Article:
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Posts tagged with "Drug Assays"

  • Drug Assays

    Lilly’s Virtual Med-Chem Assistant

    Here’s an interesting new paper from Lilly (brought to my attention by Ash Jogalekar on Twitter). “Creating a virtual assistant for medicinal chemistry” is the title, but fear not: this is not something that’s come to elbow you aside at the bench. Well, not yet. What they’re talking about is a software agent that is… Read More
  • Chemical News

    The Cyclofluidic Story

    The recent post here on automation in chemistry (especially medicinal chemistry) is a good intro for this paper in ACS Med. Chem. Letters. It’s from David Parry, who led Cyclofluidic, and I’ve blogged about them a few times over the years. That was a company formed in 2008 in the UK to try to develop… Read More
  • Animal Testing

    Enough With the Mouse Behavioral Models?

    This piece in STAT is well worth a read. The author, Adam Rosenberg of Rodin Therapeutics, is ready to ditch rodent-centric models for human CNS disease, and I can see where he’s coming from. I’ve often said that when I think back on my Alzheimer’s and schizophrenia drug discovery days (back when I was first… Read More
  • Chemical Biology

    Making Some New Compounds, to Fit Some New Receptors

    Here’s some medicinal chemistry combined with synthetic biology for you. Many people are used to thinking in terms of finding small-molecule probes for various cell targets, and those are valuable things. But what if you want to control a certain population of (for example) ion channels, but there aren’t any compounds that will do the… Read More
  • Cancer

    Making and Measuring Multivalency

    Here’s an unusual paper that’s studying receptor behavior on cell surfaces by use of atomic force microscopy. (Here’s the SI file, which is free to access). The authors took the marketed VEGF inhibitor vandetanib (VD6474) and attached it through linkers to the AFM tip, and then scanned around the surface of live human umbilical v… Read More
  • Drug Assays

    Comparing Compound Collections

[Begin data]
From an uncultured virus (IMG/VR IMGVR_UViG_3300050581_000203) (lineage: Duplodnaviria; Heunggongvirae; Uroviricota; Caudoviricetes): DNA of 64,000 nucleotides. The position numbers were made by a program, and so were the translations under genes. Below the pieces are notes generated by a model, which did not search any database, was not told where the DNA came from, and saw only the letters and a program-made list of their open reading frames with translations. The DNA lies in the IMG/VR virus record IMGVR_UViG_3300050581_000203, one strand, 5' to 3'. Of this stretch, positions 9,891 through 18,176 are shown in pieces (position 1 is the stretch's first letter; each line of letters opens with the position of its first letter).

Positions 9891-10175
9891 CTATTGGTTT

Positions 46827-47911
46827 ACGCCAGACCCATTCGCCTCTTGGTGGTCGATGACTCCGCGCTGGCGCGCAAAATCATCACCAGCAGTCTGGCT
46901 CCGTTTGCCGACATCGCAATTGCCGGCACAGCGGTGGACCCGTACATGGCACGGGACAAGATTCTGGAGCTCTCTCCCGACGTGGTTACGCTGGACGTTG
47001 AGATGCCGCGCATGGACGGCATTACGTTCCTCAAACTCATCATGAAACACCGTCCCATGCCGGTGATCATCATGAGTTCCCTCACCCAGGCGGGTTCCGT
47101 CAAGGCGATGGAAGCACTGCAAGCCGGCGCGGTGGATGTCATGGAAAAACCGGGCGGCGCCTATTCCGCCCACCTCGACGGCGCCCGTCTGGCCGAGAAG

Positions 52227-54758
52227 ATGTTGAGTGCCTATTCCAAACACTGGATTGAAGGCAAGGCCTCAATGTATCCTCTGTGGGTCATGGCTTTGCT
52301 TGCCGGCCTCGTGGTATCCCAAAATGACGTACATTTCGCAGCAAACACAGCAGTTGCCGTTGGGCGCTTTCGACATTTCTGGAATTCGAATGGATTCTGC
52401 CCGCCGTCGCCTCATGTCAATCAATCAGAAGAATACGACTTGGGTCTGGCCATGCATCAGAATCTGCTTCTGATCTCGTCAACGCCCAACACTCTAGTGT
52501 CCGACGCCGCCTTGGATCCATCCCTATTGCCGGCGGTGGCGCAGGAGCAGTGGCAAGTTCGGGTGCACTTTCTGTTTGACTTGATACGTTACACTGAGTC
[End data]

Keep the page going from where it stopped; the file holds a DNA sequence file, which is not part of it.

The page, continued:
A common question – well, it should be a common question, anyway – is “How do I make sure that this compound collection is a useful one to screen?” There are alternative forms that come down to the same issues – if you’re putting together a new focused screening set, what should be in it?… Read More
  • Analytical Chemistry

    A Close Look at Fragments

    Here’s a look from the D. E. Shaw research team at fragment binding, and even if you don’t do fragment-based drug discovery, it’s worth a read. That’s because the mechanisms by which fragments bind to proteins are most likely the fundamental ones by which larger molecules bind as well; this is the reductionist look at… Read More
  • Chemical Biology

    What Those Degraders Are Actually Doing

    Since targeted protein degradation is such a hot topic these days, this paper (which adds to the results obtained by this one) should get some interest. It’s a report of a detailed look at the kinetic behavior of several bifunctional degraders – and there’s a lot of kinetic behavior to look at. That’s because you’re l… Read More
  • Drug Assays

    Experiences With Phenotypic Screening?

    Very little blogging time today, but I wanted to throw a question out to the readership instead. I’m at the Keystone conference on Phenotypic Drug Discovery, so here’s a relevant topic: what are your own experiences with phenotypic screening? Background for those outside the field: broadly speaking, you can sneak up on a drug by… Read More
  • Biological News

    Targeting microRNAs

    Medicinal chemists spend the vast majority of their time targeting proteins. Enzyme active sites, receptors, allosteric sites, interfacial sites – it’s one protein after another, to the point that you can mentally assume that your compounds are going to be hitting the familiar landscape of backbone amide bonds, pi-interacting tryptophan… Read More
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